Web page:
The Hardest Lesson I Learned As a Child

by Kara LaReau
Originally Published: 

Do you remember the first time you won something? For me, it was probably when I was awarded second place in the sixth grade science fair. Of course, everyone in my class got either a first, second, or third place ribbon, so I wouldn’t consider the moment a biggie.

My science fair topic was static electricity. I chose this topic myself, and I have no idea why. It may be because I saw a photo in either my Ranger Rick or Dynamite magazine of something called a Van de Graaff generator, one of those spherical inventions that creates a charge that literally makes your hair stand on end when you touch it. It seemed like a potential crowd-pleaser. The only thing was, how was I going to get my hands on one?

Enter my genius grandfather, who could make or fix anything. I showed him the magazine photo, and he was more than up for the challenge. A few weeks later, he showed up at our house with an exact miniature replica of the generator. It was uncanny, really, with just one notable exception.

“Why doesn’t it work?” I asked, turning the little hand crank on the side and expecting my hair to shock itself straight.

Though my grandfather was probably hugely insulted by my reaction, it was really a testament to my utter faith in him. I truly believed that just by showing him that one photo, he could build me an electrostatic generator. In my eyes, he was that awesome. At the same time, I had a science fair to win, and I was hoping he’d deliver a little more shock value.

For some stupid reason, I decided not to include the faux generator in my presentation, so my science fair entry was ultimately pretty pathetic. On the front of my designated card table, I affixed a sign I’d painted with silver spray paint, on which I wrote the words STATIC ELECTRICITY!! framed by lightning bolts. And I had a basket filled with inflated balloons and different fabrics, which I invited the judges to rub together and shock themselves. The only real shock of the day was that I even managed a second-place ribbon.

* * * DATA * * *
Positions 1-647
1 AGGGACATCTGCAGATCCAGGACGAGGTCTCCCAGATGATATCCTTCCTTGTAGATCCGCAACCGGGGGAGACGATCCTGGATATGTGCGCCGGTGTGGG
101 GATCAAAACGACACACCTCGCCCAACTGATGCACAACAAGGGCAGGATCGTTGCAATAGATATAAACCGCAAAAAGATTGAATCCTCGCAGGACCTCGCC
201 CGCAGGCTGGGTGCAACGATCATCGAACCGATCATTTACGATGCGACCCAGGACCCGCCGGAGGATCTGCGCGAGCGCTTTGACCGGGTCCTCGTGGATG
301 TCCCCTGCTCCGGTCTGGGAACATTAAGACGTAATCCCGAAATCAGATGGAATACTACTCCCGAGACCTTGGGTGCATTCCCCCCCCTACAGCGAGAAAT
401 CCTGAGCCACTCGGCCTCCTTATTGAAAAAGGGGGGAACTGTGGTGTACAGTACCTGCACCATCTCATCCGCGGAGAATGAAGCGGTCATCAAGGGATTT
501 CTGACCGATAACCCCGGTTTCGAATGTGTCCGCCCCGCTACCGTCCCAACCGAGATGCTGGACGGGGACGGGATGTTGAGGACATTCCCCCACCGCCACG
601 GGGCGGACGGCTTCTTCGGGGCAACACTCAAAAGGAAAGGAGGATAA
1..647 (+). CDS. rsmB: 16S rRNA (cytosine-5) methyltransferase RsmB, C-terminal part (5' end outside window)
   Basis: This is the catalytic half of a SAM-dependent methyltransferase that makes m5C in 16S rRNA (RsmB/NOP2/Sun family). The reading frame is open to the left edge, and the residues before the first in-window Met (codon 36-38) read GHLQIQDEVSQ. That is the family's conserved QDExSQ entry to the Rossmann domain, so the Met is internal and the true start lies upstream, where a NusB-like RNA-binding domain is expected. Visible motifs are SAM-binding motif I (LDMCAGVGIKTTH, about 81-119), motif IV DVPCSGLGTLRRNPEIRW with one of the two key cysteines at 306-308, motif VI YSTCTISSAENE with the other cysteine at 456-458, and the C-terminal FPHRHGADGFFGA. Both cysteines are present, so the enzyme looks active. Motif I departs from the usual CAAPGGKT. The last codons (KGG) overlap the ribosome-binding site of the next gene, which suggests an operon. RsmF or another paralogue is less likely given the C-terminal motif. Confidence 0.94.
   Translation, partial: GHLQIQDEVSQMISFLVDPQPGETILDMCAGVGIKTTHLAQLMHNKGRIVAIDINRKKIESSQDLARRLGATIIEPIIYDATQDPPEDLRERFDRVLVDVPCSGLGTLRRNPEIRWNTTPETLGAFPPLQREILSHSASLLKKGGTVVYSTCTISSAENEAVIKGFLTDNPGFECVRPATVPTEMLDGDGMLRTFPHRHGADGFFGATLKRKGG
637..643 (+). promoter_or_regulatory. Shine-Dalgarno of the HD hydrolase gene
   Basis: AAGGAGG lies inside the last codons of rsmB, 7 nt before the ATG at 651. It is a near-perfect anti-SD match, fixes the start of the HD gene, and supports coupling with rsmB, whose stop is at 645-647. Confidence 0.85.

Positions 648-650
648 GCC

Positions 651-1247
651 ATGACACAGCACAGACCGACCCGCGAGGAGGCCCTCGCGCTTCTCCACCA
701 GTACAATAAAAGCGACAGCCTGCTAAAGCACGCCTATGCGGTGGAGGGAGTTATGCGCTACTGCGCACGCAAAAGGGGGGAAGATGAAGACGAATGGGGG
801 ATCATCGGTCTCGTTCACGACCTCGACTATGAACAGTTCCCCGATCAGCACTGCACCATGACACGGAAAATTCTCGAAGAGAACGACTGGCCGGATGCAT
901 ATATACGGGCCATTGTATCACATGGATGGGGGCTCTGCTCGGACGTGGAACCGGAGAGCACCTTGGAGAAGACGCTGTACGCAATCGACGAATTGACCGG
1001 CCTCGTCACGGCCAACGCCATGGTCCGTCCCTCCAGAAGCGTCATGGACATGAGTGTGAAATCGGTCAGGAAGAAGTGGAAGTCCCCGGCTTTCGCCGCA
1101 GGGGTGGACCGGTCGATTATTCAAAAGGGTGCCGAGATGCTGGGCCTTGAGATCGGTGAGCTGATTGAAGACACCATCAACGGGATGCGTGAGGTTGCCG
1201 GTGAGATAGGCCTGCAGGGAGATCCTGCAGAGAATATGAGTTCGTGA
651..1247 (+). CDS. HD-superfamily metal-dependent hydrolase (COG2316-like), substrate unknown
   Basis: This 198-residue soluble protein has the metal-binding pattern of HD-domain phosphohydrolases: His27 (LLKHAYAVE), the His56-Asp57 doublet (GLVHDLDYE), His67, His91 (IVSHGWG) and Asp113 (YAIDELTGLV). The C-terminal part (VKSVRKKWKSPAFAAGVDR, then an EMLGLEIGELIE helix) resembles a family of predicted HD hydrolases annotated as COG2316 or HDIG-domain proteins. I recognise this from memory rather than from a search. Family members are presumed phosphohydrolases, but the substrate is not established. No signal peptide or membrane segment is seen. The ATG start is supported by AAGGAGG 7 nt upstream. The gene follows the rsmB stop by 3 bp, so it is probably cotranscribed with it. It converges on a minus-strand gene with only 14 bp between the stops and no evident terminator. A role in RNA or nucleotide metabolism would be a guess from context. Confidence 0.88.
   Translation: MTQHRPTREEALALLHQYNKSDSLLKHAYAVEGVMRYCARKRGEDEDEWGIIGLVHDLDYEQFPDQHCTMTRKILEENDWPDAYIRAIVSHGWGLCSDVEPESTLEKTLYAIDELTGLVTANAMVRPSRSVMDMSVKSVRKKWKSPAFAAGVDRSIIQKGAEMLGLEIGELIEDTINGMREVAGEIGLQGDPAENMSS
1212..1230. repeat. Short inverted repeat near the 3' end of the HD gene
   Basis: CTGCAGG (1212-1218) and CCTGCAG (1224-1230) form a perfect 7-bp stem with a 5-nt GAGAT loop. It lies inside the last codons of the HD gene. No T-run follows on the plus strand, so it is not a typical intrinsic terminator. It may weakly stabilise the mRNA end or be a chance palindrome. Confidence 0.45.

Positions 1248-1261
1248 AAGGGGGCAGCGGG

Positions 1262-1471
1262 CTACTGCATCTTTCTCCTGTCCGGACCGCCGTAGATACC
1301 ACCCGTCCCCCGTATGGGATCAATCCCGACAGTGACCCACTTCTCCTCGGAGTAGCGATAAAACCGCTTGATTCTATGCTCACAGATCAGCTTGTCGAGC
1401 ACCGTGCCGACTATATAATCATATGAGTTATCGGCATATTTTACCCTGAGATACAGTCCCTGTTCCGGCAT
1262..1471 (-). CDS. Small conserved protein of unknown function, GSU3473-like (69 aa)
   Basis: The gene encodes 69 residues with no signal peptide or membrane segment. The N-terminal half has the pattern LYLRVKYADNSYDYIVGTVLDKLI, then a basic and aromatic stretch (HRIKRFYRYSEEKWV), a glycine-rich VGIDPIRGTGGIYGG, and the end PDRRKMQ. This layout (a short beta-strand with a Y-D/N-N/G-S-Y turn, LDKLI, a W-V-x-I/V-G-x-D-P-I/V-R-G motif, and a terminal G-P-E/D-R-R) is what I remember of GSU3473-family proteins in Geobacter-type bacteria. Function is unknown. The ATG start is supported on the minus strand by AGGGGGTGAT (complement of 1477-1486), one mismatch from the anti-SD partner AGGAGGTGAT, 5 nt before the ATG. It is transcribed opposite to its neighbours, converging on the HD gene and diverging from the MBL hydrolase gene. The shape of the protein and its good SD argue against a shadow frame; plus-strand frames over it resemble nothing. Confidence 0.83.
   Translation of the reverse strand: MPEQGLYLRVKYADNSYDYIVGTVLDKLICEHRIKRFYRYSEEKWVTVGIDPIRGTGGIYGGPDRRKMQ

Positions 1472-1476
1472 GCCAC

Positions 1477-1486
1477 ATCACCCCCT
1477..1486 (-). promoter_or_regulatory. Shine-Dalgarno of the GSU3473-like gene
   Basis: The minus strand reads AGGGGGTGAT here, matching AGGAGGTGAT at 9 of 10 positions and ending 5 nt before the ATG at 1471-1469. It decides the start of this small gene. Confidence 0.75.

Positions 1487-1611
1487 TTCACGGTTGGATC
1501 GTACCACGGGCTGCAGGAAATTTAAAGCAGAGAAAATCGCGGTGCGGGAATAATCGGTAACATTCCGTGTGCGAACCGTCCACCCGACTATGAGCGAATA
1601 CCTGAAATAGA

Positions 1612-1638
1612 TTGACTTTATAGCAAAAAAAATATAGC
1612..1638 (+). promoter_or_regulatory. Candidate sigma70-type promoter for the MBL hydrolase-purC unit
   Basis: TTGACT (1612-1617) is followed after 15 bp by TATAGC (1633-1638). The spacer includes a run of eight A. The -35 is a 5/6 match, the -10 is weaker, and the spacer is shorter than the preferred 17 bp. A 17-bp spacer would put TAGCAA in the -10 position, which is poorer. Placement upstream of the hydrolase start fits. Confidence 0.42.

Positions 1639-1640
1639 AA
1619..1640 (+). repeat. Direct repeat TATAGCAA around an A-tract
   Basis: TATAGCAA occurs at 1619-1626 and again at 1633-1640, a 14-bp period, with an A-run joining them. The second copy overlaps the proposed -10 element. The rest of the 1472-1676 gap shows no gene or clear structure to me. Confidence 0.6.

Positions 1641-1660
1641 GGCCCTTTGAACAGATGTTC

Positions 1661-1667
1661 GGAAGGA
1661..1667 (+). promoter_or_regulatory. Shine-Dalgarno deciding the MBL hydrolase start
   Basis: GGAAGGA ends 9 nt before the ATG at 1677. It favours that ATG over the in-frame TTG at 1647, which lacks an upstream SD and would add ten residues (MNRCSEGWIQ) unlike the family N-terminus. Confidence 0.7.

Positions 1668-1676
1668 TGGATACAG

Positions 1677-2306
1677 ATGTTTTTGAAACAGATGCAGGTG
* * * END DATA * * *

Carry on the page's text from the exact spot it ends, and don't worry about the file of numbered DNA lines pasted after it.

I know what you’re thinking: I got what I deserved, for expecting my grandfather to do my work for me. I haven’t forgotten that lesson. Though I also haven’t forgotten that two of the first place winners that day were

1. A guy who chose the topic “surgical staples.” Convenient, as his dad was a surgeon. More convenient, he dressed in his dad’s scrubs and had his dad’s videotape of a surgical staple demo running on a TV behind him, and

2. A guy who chose the topic “video games,” and merely set up his Atari. Talk about a crowd-pleaser.

Another lesson? Nothing in life is fair, people. We all just do what we can (and can get others to do for us) to get by.

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